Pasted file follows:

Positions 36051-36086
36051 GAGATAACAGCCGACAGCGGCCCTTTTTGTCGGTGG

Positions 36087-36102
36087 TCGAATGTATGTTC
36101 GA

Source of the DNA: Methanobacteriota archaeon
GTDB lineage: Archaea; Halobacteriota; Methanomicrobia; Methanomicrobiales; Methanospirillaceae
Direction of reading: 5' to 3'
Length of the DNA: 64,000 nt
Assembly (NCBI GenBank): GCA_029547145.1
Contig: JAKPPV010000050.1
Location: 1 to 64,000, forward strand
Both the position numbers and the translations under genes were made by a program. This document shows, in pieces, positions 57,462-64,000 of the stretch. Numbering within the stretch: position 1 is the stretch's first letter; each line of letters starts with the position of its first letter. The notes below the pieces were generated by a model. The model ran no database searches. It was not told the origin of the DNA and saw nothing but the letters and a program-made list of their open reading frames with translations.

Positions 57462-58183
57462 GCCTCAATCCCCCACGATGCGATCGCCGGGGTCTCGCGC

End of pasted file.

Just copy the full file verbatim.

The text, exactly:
Positions 36051-36086
36051 GAGATAACAGCCGACAGCGGCCCTTTTTGTCGGTGG

Positions 36087-36102
36087 TCGAATGTATGTTC
36101 GA

Source of the DNA: Methanobacteriota archaeon
GTDB lineage: Archaea; Halobacteriota; Methanomicrobia; Methanomicrobiales; Methanospirillaceae
Direction of reading: 5' to 3'
Length of the DNA: 64,000 nt
Assembly (NCBI GenBank): GCA_029547145.1
Contig: JAKPPV010000050.1
Location: 1 to 64,000, forward strand
Both the position numbers and the translations under genes were made by a program. This document shows, in pieces, positions 57,462-64,000 of the stretch. Numbering within the stretch: position 1 is the stretch's first letter; each line of letters starts with the position of its first letter. The notes below the pieces were generated by a model. The model ran no database searches. It was not told the origin of the DNA and saw nothing but the letters and a program-made list of their open reading frames with translations.

Positions 57462-58183
57462 GCCTCAATCCCCCACGATGCGATCGCCGGGGTCTCGCGC